Happy Lady of Hudson, Wisconsin: “Subject: Shoe shopping with Mother and Sister.

“Memories, memories! The Gram With a Thousand Rules and Little Sister have been flooding me with memories galore!

“We lived on Hamline in St. Paul around ’44 or ’45. My mother would take my sister and me downtown — possibly by streetcar on Selby. I don’t remember Dayton’s, specifically; but there were other department stores downtown: Schuneman’s and The Golden Rule, too!

“Where I and my sister remember going was to Buster Brown for shoes. It was so much fun to look at our feet thru the x-ray stand and seeing our feet encased in our new shoes. Then there was the trip to Bridgeman’s afterwards. Yum!

“Another place we went to for shoes was Montgomery (or Monkey) Ward’s! There our shoes were brought to us from the stockroom by young people on roller skates. We could watch them come rolling down to us, through a big window. What a wonderful trip for new shoes that was, also.

“Memories are so important when we see others losing theirs to the awful disease of Alzheimer’s. I am so thankful to have the memories!”

Mixed messages
Or: Hmmmmmmmm

Writes Jim Fitzsimons of St. Paul: “There’s a Public Service Announcement running on the radio for the Selective Service. The ad attempts to appeal to the patriotism of the young men listening to the message.

“The ad starts with audio of President Ronald Reagan giving one of his inauguration speeches; then the voiceover fellow tells us that every four years, something remarkable happens in the United States: the democratic transfer of power. In fact, it’s a system that is the envy of the world.

“The announcer then makes note of another remarkable occurrence that takes place every day in our country: Young men, upon turning 18, sign up for the Selective Service, letting their country know they are available to serve if the need should arise.

“The ad really pushes to appeal to the patriotism of the young men in our country. But when they get to the very end of the ad, the announcer says: ‘It’s quick. It’s easy. IT’S THE LAW!’

“Wait a minute. What about all that patriotism?

“A more accurate end to the ad would be: ‘So, boys, your patriotism is nice and all, but you really have no choice. You can pretty much disregard all that other stuff we said. Just get your butt to the post office and sign up. Or else.'”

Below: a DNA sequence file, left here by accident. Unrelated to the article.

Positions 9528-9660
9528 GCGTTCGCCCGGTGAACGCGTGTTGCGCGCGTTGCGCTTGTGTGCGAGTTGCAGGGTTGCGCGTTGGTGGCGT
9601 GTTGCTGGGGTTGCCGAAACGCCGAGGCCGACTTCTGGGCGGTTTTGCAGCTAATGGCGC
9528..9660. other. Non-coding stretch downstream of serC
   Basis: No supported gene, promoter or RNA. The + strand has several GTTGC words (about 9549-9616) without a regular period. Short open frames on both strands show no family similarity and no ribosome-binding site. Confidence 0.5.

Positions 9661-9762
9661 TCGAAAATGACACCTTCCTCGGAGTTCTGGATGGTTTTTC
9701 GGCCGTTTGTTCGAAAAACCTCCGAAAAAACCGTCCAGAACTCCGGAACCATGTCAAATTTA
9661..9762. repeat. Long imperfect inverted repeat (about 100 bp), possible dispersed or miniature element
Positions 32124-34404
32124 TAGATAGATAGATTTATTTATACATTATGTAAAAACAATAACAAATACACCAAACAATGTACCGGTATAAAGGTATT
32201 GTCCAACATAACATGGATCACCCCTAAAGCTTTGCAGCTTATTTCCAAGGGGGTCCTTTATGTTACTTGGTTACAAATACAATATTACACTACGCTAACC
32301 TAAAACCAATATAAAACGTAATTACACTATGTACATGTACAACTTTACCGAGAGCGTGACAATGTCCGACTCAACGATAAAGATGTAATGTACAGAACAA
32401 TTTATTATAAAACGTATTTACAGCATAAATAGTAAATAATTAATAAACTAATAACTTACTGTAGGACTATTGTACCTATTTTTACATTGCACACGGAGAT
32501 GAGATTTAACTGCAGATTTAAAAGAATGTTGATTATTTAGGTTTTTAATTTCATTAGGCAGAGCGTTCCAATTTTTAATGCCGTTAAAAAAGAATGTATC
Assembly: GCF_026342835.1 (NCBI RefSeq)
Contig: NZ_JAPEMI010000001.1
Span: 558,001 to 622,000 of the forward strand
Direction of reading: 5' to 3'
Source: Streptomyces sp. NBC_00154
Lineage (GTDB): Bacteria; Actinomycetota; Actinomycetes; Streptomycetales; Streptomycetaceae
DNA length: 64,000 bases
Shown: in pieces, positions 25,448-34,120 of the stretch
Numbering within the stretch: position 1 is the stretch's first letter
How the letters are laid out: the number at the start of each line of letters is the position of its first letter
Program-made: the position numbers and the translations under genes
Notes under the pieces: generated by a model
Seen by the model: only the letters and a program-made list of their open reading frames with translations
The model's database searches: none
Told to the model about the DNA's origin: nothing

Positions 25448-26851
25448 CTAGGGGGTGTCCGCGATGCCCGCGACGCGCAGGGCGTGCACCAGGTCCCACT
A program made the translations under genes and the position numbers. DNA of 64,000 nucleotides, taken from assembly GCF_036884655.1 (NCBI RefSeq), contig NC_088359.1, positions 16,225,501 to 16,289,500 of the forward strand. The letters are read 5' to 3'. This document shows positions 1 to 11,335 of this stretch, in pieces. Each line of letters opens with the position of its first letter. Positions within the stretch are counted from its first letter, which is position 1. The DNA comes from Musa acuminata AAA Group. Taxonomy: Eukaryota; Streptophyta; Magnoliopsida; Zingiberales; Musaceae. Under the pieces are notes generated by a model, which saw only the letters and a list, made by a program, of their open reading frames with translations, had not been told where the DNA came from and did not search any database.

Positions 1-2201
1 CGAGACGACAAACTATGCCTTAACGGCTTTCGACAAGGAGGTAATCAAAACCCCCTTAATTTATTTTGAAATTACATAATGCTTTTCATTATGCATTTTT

Gaining something in translation

Email: “Elvis celebrated some late Christmas-present exchanges over the weekend. One of the gifts was a set of steak knives that contained the following statements on the bubble wrap.”


Know thy wife! Know thyself!

Al B of Hartland: “I wanted to get my wife a framed photograph of John Steinbeck, a writer I favor. The frame would have been used, cheap and battered.

“My wife likes many writers, but Steinbeck isn’t one of her favorites. Why would I give my wife a photo of Steinbeck? I figure she’d dislike the gift so much that each time she looked at it, she’d think of me. To be thought of along with Steinbeck is this writer’s dream.”

The highfalutin diversions (responsorial)

The New Year’s Day Bulletin Board included this note from Poet X of PDX: “I’ve created more than 100 puzzles at the jigsaw-puzzle site recommended here over a month ago. All are photos I took over the years. (My latest digital camera died a few months ago and I have not yet replaced it.)

“This is one of several flower pictures I’ve turned into puzzles; this one has been solved by 93 others, likely because it is only 56 pieces.”

BULLETIN BOARD NOTED, THAT DAY: “We will be sharing various other Poet X puzzles in the days to come.

“Oh, and today’s has been solved by at least 94 others. We did it in 10 minutes and 17 seconds.

“N.B.: To see the “finished” puzzle (i.e., the original photograph) before you start, hit the Pause button.”

We presently heard from LindaGrandmaSue, “formerly of Burnsville, newly of St. Cloud”: “Subject: Sweet dreams are made of these.

“I was getting ready to call you a braggart. But then I did the rose puzzle in 9 minutes and 45 seconds.

“There are 153 solves. The fastest? Two minutes and 13 seconds. Guess neither of us has bragging rights.

“The rose is so perfect, you can almost smell it. So sweet to dream about on a snowy January 2.”

BULLETIN BOARD NOTES: Here, again, is Poet X of PDX: “Zoo pictures make great puzzles: http://www.jigidi.com/solve.php?id=6BB6Z3F9&utm_source=e

Band Name of the Day: The Braggarts

Website of the Day: Weaving the Bridge at Q’eswachaka